Ralph had a few volunteer roles that were his favorites.
“I was in Kiwanis a long time and we did a Santa’s toy shop every year. We raised money and then basically had a store. Parents would come in and shop for the toys and didn’t have to pay for them. We’ve done that for 20 years now,” he said.
He also fondly recalls raising money for the Old Opera House, and helping his former boss, Mike Thompson, who was prosecutor before him, get a grant for the Day Report Center, an alternate sentencing for the courts.
Rosie’s favorite volunteer work has been educating students.
“I was thinking for me it always seemed to go back to schools. I would be the one to go into the 5th grade and talk to the girls about their menstrual periods, having self-esteem programs in the grade school, or 6 graders at risk. It always seems to keep going back to education. That is all volunteer work.”
Rosie has had med students shadow her, taught med students at Shepherd, and brought graduate students from WVU to teach the undergrad students at Shepherds Biology department.
“I love working with students. I feel they keep me young. They make me think,” she said.
An Award and an Anniversary Celebration
Rosie said she was excited to receive the award.
“It’s nice to be able to talk about your love for kids and scouts and education and community service,” said Rosie.
“I was happy, “Ralph said. “I’m proud to be grouped with them – Bill Senseney and the Perrys.”
Rosie was surprised that they would be receiving their award together on their anniversary.
“Of all days! They didn’t know it and they picked June 12. Yes, 45 years is a long time,” said Rosie. “Sometimes it doesn’t feel very long at all. Sometimes it feels like it is forever. It depends on the day.”
Balancing Family and Career
Ralph, started out as an engineer, but decided to try a new career when commuting to the EPA became too much.
“My mom had always loved Perry Mason,” he said. “So, I decided to become a lawyer.”
He has worked on a variety of cases but says his most rewarding was helping children find safety in abuse cases.
Ralph’s career was much more structured schedule than Rosie’s.
“I always felt like Ralph was the stable one,” said Rosie. “Because he knew he would go to work at 8:30 and he would get off at 4:30. And my schedule was very unpredictable.”
“Let me point out that the first 5 years of practice Rosie was delivering babies,” Ralph said. “I’d get calls in the middle of the night saying, ‘My wife’s in labor what do I do? And I’d say, you are talking to the wrong person. Let me pass the phone to my wife.’”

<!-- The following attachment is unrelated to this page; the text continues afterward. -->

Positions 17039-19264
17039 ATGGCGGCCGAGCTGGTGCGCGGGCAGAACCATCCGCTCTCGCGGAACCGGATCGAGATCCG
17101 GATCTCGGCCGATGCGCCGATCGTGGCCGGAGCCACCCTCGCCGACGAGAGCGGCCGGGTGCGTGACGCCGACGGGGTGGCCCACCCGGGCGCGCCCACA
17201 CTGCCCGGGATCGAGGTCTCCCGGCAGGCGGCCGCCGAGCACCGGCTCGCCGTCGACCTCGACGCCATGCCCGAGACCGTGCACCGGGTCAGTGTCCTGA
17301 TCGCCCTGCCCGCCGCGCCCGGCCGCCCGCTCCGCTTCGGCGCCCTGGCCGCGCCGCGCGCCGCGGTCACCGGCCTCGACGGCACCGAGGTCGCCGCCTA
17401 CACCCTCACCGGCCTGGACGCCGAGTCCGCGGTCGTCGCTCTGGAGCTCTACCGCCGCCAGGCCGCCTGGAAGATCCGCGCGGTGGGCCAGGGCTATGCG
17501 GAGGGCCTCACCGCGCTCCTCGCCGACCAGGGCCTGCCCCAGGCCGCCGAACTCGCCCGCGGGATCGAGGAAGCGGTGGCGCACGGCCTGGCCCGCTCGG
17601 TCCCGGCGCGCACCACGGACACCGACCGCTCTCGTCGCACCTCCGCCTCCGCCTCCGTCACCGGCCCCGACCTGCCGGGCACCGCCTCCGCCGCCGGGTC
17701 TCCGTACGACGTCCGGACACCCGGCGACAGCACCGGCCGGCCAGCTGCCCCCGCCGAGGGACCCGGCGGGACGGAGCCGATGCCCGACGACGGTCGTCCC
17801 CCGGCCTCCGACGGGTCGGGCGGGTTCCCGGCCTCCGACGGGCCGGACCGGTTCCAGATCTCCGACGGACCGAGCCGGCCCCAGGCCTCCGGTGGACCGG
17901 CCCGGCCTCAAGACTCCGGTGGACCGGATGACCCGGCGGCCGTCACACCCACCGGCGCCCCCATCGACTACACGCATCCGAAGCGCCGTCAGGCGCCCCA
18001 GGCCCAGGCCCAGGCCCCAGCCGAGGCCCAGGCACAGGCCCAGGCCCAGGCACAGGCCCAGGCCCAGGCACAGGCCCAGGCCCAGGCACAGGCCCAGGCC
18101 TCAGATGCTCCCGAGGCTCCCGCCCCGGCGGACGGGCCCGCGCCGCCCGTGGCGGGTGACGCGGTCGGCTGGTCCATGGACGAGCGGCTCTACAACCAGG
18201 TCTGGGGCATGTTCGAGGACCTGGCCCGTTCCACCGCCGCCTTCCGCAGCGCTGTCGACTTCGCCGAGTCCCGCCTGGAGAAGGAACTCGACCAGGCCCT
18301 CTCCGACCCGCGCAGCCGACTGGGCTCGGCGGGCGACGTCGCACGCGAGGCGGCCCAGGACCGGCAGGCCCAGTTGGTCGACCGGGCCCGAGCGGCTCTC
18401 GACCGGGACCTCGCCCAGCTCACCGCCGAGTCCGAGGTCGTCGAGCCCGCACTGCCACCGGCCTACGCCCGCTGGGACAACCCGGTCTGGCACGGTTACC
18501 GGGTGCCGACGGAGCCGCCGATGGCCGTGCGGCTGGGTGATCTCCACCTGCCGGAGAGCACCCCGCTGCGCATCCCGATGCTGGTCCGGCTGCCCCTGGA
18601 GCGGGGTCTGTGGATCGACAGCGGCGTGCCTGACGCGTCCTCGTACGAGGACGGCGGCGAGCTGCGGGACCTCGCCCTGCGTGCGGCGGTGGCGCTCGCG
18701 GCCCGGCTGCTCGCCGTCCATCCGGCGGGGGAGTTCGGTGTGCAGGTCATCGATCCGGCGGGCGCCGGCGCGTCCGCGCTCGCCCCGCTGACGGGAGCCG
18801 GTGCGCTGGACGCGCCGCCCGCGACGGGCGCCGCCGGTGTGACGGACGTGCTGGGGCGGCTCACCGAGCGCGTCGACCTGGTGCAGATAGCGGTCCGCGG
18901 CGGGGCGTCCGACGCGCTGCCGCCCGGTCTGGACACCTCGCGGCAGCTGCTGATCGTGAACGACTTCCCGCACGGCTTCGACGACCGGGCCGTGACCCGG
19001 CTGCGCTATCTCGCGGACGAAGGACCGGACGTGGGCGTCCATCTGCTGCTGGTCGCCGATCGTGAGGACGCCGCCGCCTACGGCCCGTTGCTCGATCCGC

After being a family doctor, Rosie transitioned in the past five years to working with diabetes patients. She also continues to teach, work with interns, and plan courses.
Rosie admires how her husband has took the lead on raising their boys.
“I think his biggest accomplishment is our kids,” she said. “I really do. Ralph has always just been there for the boys. I know he liked his jobs, and he liked his service roles. But whatever the kids needed, ‘Dad we need a coach for the golf team,’ and he would say, ‘Ok I’ll do it.’ Lacrosse team, ‘Ok, I’ll do it.’ He wasn’t the house husband because he had his own job. He did that but still had his own career.”
Ralph said he feels like Rosie has done a lot too.
“She’s had a residency program, the medical school, and at the same time she doesn’t give herself credit. She was involved with the kids quite a bit. I think both – she has given them a lot of attention. None of them are afraid to call and ask her for help. I think that says a lot about Rosie. A lot of her friends call her for help too. I ask for help and sometimes she tells me to take an aspirin and call her in the morning.”
Ralph admits that Rosie comes up with wild ideas and he goes along with them. One memorable one, was during a medical trip to Fiji.
“5 years prior, I had a 6-vessel bypass. In Fiji, Rosie signed us up for a shark dive. And I said, ‘Well ok. Are there cages?’ The guy said, ‘Well, we don’t use no cages.’”
Ralph had spoken to his cardiologist, who approved diving, but not below 60 feet.
“We get down there and I looked at my gauge and it’s 110 feet. And there were big sharks. One tiger, the rest of them are bull sharks and the guy feeds them fish and they were just chomping away. They said whatever you do, don’t hold your hand out,” said Ralph. “They told us, nobody had been attacked…yet.”
The next night Ralph had trouble with his heart and ended up in the hospital with a heart attack. Rosie organized a medivac back to Australia.
“The doctor said one of my 6 bypasses had closed, luckily the smallest one. He said don’t do anything stressful. So, what did we do? We took a bus ride through Australia and went out to a coal mine which turned out to be a roller coaster.”
“He was like, ‘Is she trying to kill me?’” Rosie said.
“No, she took care of me the whole time,” Ralph said.
Right before the Pandemic, they had another great adventure to Korea to meet their granddaughter’s Korean relatives.
“I am not as adventurous as Rosie. We were in Korea and she ate something I’ll never eat,” said Ralph.
“Chicken legs, chicken feet…” Rosie started.
“No,” he said. “You ate some bugs too.”
“Oh yeah, larvae,” said Rosie. “It was some sort of crunchy thing, like a corn chip. Larvae was a surprise. I must admit. As long as he is there, I’ll do it!”